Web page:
Wednesday, January 21, 2009

Making sense of Rewrites

Revision process series, Part 2.

 

Rewriting is about focusing, improving, and trimming your story into an actual novel. That’s a pretty natural, hands-on part of the process. But rewriting is also about finding the story itself.

As I’ve said before, when you start writing a novel, it’s with some kind of vision in mind. Maybe it’s an idea of the kind of story, a sense of where it’s going, or a certain feel to aim for. It could be vague or concrete. And as you write, it changes. It develops and evolves until you finish the first draft.

By this point, you usually have a whole new idea for the story, different avenue to explore. If you’re lucky, you will have found what kind of story you want this to be ( or in other words, the novel’s focus.)

This is where rewrites come in.

Step One: Focus & Improve

At first, you’ll be working off your new vision. You’ll be improving your old story: paring it down, bulking it up, shaping it around your newly discovered focus. It’s a very natural and intuitive part of the process, but to be safe, here’s a breakdown.

First –Print it out a hard-copy and read it in one or two sittings. Note what you love most about the story, which themes, plots, and issues seem to pop up the most or have the most prominence.

Second – Find all your “main’s.” There’s the main story goal, the main theme, the main plot, the fundamental genre, and the main audience. If you had to name a core story goal, what would it be? If you had to pick an audience, who would actually read your book? And so on.

This could take a couple drafts depending on how complicated your story is and how much you figured out beforehand.

 

After one or two drafts of focusing, you’ll have a great little novel that is somehow…lacking. This happens to me, anyway. Maybe you notice it? The point when everything should be working, but still seems flat? You’ve improved, clearly. So why does it feel wrong?

When I begin rewrites, I focus my story based on my newest vision of it; not on my original vision. The spark. The sense. Whatever it was that really got me writing – an enchanting scene, a first line, a single question – I’ve lost sight of it.

Our weakness is that we loose the core of the story through bouts of rewriting. We tried to focus our story based on our second vision, because we had forgotten there was a first.

Author Ian Friazer said, “If the part you love is not there, it doesn’t matter how much else you did. I’ve witnessed battle between writers and editors that you can’t believe the intensity of. But the writer knows that if the point came out, the book wouldn’t be his.”

 

Step Two: Revive the Spark

After a couple drafts of improving and focusing your novel, you want to take a step back and remember why you began in the first place. Try to pinpoint the exact elements that brought your ideas together as a single story.

You are going to remember (and cringe!) at how unrealistic, childish, and bizarre some of it was. That’s okay. Some of it wasn’t worth salvaging then, and still isn’t now. So when you create your final vision, you want to realize which bits simply aren’t worth saving – and then you want to make the rest of it as believable, realistic, and captivating as you can. Your new vision needs to remain your old vision, just better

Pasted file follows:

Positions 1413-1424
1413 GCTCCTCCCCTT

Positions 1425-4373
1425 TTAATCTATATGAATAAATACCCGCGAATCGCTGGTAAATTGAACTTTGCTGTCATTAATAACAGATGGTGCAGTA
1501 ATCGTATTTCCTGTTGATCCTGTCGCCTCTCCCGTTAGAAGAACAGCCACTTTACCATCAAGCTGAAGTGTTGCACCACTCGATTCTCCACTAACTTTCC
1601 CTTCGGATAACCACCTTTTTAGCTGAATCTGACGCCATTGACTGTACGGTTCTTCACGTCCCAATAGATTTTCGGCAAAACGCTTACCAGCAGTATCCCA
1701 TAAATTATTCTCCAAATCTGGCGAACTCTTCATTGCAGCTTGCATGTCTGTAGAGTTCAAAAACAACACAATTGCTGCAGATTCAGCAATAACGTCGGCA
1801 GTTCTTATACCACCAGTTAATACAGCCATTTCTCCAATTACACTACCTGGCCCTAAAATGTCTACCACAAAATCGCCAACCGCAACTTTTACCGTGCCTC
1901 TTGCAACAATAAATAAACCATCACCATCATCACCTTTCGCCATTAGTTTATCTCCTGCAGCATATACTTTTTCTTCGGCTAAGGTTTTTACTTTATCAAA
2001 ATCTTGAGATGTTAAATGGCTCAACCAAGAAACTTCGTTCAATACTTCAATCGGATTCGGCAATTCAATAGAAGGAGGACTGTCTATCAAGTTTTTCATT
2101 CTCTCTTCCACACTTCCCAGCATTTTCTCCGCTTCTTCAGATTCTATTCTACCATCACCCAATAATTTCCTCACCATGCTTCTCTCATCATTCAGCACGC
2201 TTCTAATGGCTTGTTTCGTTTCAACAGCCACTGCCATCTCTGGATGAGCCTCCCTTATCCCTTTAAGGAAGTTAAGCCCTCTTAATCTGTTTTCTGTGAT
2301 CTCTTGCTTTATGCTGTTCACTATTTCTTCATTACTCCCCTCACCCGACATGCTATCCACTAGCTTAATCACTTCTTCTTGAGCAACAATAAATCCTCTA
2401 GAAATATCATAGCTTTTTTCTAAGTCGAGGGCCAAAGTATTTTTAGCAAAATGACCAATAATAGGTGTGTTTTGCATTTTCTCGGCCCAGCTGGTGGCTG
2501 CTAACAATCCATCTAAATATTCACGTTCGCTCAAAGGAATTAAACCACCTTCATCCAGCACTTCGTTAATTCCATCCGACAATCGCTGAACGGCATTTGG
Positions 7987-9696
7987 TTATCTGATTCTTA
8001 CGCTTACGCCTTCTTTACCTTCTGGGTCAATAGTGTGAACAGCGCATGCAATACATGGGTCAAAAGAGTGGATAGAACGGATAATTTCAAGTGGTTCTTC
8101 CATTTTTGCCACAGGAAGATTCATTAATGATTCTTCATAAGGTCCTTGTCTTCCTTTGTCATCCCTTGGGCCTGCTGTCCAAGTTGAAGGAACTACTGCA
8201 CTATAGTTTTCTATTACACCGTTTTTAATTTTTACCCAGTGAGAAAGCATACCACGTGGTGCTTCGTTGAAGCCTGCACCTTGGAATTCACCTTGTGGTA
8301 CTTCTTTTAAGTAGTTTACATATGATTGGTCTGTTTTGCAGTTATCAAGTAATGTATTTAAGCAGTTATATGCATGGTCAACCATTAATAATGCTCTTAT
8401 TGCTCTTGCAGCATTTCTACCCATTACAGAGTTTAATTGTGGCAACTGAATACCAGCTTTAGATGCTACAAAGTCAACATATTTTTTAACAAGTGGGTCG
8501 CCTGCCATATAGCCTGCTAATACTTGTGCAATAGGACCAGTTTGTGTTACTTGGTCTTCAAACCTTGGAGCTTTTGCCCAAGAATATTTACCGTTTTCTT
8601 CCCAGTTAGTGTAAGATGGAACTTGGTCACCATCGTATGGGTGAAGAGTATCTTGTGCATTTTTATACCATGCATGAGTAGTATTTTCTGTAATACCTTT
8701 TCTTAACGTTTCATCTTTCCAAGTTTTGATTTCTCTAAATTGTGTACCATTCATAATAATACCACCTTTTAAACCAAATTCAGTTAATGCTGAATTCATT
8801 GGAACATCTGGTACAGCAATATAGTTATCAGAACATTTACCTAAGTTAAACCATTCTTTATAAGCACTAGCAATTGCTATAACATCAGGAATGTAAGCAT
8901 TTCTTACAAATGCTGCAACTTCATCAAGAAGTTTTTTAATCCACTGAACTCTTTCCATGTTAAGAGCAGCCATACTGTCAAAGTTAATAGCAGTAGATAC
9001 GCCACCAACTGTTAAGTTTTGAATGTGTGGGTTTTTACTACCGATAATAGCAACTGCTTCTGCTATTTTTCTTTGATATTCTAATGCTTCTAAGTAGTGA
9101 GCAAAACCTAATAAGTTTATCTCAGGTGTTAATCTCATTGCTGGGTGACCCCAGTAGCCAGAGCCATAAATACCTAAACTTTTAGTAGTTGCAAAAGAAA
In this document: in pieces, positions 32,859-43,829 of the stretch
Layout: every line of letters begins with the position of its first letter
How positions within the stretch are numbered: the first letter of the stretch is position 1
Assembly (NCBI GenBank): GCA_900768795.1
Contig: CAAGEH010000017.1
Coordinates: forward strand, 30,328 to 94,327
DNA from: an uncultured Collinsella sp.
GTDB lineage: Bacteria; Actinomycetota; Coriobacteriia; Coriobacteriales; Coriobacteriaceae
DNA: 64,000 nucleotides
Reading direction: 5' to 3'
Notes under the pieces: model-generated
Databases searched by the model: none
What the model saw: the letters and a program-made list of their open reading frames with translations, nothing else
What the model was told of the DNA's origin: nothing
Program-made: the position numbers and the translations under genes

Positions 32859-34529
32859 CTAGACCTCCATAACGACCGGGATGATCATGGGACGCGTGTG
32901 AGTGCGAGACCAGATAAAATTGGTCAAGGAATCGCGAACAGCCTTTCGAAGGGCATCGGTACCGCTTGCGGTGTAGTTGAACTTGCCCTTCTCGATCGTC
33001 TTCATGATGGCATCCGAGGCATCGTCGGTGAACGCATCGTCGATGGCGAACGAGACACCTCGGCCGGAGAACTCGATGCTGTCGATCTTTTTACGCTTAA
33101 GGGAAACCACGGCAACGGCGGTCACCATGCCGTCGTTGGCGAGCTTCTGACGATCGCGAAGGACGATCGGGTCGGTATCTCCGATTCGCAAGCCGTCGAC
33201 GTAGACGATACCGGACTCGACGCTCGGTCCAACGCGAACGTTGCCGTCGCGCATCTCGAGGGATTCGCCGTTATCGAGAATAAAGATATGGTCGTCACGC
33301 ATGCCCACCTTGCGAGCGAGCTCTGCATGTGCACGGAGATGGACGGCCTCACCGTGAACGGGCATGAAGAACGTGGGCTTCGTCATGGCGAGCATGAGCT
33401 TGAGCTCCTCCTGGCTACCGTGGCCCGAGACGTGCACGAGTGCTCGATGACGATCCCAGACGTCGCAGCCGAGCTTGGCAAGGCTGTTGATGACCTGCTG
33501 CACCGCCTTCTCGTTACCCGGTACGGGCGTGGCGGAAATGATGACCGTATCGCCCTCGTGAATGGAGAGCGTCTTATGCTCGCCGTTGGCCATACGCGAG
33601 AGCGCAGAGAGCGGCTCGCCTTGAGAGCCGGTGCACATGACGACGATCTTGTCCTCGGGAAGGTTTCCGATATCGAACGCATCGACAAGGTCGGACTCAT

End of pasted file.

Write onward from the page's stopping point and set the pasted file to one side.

This has a lot to do with dreams: we give up on our dreams slowly, piece by piece, as we try to face reality. We give up on our core story, piece by piece, as we try to make a novel of it. You have to get back some of that core story. Make it fundamental to your story once again. Until you do, the novel will always feel unfulfilled.

Also, at this point, I like to get the opinion of a few beta-readers. They can act as a sounding board while I do my soul-searching. The best ones are betas I know, like old friends and close family – people who can tell when the novel is or isn’t “me.”

 

Writing this post, I’m aware that many writers won’t be able to relate. David Isaak said that methods change from writer to writer, even story to story. But there is a certain part of the process where each person’s methods overlap. That’s the point I tried to touch on. And from now on the process gets more concrete: revision, editing, and polishing. In following weeks, I hope to talk about those topics as well.

 

- Creative A

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Similar Posts:

Drafts and Revision (revision process series, part 1)

5 comments:

usman said...

Creative,

Essentially, that is what happened in my recently finished WIP. I lost the core. I focused on other sub-plots, leading to development of secondary themes and losing my focus on the main theme.

Creative A said...

Have you been able to do anything with it since then? I ask because while I can identify where I went wrong in my story, I can't seem to recover from it.

-CA

Jo said...

this is EXACTLY the method I use, LOL! I just go nuts and write and write and then go back and try to shape it into something coherent and cohesive ;D

Annie King said...

I've just discovered your site, and added a post about it and a link on my blog. I hope that's okay. Your goals are admirable. It's always good to read another writer's process and relate it to your own.

Creative A said...

Hey Jo, and welcome! Man can I relate...that's how all my first drafts are; I go nuts and write, then try to pull it together later. Obviously it takes me a lot of "laters" before I get anywhere with it.

If you have a blog, I would love to check it out :)

Hello Annie! Welcome, and thank you. I think it is hugely beneficial to hear other's stories, because it can help you make sense of your own.

-CA

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